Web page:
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Is it Cold, Flu, or Gastroenteritis: Explaining the Difference to Patients

Education Article   (55,438 Views 0 Replies 985 Words)
by Lynda Lampert, RN Lynda Lampert, RN (Member) Member Nurse

Lynda Lampert, RN has 4 years experience and specializes in telemetry, med-surg, post op, ICU.

22 Articles; 49,230 Profile Views; 101 Posts

What is the difference between the cold, the flu, and gastroenteritis? Usually, patients don’t know, so it is important for nurses to know the difference between them. As the cold and flu season starts, it helps to have a little refresher on the symptoms and differences between these common complaints.

Is it Cold, Flu, or Gastroenteritis: Explaining the Difference to Patients

How many times have nurses heard, "Oh, it's just a little cold"? Or how about the patient who complains of the flu when the only symptoms they have are vomiting and diarrhea? In the general public, cold, flu, and gastroenteritis are often confused, and this can lead to poor diagnosis, especially when a patient is calling over the telephone into a doctor's office. In addition, it is important for patients and nurses to understand the difference between these three common winter maladies. They all have different symptoms, requiring different treatments.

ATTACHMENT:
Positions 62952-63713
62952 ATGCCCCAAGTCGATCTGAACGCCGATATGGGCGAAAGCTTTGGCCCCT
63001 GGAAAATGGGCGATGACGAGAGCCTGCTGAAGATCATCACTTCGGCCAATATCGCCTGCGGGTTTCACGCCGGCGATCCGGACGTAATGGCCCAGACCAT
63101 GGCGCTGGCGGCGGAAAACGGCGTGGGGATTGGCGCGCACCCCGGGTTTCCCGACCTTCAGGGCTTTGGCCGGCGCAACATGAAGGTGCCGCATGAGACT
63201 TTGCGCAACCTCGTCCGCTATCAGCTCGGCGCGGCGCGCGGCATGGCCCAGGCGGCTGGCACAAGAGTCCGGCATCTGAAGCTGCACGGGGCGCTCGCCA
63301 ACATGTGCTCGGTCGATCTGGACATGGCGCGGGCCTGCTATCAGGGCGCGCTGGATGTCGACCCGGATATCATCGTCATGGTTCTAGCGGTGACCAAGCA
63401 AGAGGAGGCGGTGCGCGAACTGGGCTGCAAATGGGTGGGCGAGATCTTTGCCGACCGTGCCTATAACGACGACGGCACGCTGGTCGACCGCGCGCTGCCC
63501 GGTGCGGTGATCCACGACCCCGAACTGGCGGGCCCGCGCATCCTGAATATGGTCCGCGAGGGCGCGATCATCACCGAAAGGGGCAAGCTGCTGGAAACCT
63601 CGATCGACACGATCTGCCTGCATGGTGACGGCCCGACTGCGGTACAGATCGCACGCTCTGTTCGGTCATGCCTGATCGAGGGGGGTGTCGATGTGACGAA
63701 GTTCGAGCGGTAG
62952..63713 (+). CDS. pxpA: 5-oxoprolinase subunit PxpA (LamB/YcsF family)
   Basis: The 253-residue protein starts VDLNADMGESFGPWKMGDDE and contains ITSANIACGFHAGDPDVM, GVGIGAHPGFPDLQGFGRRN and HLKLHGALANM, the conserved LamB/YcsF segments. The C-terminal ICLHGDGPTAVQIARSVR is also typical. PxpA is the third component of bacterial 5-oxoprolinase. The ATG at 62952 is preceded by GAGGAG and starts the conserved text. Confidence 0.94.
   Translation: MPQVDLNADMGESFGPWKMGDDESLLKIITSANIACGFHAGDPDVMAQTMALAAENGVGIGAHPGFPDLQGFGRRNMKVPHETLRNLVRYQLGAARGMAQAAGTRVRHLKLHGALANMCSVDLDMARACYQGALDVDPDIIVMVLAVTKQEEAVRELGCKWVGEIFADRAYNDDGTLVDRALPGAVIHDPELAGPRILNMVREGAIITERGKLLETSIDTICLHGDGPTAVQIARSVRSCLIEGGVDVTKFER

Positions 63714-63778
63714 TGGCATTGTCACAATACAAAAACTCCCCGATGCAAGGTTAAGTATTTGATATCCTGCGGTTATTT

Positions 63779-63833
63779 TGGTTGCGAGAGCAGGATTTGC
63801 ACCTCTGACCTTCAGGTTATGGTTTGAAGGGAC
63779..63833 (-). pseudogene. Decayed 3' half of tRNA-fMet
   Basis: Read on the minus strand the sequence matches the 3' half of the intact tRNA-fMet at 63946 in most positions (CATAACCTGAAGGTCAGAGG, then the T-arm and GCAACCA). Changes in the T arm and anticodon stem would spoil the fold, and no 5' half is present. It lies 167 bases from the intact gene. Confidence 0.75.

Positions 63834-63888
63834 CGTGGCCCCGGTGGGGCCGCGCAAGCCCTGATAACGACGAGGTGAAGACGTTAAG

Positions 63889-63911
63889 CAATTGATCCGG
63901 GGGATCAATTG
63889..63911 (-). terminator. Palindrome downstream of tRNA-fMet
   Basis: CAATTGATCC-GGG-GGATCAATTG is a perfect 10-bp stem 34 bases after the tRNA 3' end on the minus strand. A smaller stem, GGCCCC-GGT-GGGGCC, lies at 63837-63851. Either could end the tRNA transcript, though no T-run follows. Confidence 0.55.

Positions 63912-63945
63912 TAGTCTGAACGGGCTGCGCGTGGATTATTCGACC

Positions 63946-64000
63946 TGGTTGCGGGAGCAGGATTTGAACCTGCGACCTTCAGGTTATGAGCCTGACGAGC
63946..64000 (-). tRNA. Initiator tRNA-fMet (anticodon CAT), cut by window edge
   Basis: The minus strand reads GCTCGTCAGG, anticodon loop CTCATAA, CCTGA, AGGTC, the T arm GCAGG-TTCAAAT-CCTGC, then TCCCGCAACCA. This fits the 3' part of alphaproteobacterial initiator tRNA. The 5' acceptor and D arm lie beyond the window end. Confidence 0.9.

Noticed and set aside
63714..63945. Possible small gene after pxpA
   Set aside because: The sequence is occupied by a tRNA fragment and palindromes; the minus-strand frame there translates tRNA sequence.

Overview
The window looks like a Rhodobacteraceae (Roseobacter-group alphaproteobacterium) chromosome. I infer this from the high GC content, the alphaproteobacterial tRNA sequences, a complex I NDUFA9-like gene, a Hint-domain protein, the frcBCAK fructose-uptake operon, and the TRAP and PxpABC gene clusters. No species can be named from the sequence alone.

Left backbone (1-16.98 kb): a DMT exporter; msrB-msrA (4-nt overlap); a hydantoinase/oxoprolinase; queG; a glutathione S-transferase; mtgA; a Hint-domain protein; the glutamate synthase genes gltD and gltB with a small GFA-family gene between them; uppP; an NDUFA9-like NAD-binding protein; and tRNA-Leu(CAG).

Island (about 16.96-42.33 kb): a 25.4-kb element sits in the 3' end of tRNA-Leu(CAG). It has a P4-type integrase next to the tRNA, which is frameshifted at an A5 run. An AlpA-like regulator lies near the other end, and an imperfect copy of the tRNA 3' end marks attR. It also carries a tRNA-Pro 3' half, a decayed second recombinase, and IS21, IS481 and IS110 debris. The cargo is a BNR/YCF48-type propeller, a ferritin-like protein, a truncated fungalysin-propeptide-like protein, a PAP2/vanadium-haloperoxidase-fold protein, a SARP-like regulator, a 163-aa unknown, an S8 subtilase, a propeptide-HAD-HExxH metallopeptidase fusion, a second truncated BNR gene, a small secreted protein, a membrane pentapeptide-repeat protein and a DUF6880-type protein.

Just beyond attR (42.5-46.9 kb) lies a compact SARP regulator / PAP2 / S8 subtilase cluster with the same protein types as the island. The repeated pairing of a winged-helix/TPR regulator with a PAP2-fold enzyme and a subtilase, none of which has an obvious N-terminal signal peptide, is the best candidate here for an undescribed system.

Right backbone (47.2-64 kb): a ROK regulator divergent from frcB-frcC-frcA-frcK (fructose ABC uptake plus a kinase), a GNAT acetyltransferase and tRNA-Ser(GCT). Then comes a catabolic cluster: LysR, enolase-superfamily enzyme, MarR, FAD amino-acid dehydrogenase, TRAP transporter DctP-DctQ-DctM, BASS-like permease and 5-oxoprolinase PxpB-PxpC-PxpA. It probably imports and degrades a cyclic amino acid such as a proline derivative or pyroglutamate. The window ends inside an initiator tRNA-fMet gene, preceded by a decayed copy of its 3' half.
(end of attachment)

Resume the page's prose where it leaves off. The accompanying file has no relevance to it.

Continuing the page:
Patient education is important, but so is nurse education. Would every nurse be able to definitively tell the difference between flu and a cold? Probably not, and that's why it helps to have a refresher about what each problem is. This will help us educate patients better, but it will also help us to treat them more effectively.


A cold usually starts with the symptoms you might imagine: a sore throat, stuffy nose, and cough. Nasal secretions tend to be clear, but they could get darker as time goes on. This is not typically a sign that an infection has occurred. Fevers are uncommon with the cold, but some children may have a slight fever when they have a simple cold. Body aches are another uncommon symptom, but they are not as severe as in other conditions. Many different viruses can cause the common cold, and most doctors take a wait and see approach to treating it. However, some doctors prescribe antibiotics for simple colds whether an infection is present or not. This has led to resistant strains of bacteria due to the overuse of antibiotics in inappropriate situations. Over 200 different viruses can cause the common cold, but the most common among these is the rhinovirus.

In addition, the cold does not last as long as the flu. It tends to cause symptoms for about a week and then improve. Patients are contagious in the first three days of the cold, so it is important to isolate them from other patients to prevent the spread of the viral infection. Although it is not common, colds can lead to chest and sinus infections. If the symptoms do not improve after a week, this is likely the case. However, medical practitioners must be very careful to assess the presence of an infection before writing out the script for an antibiotic.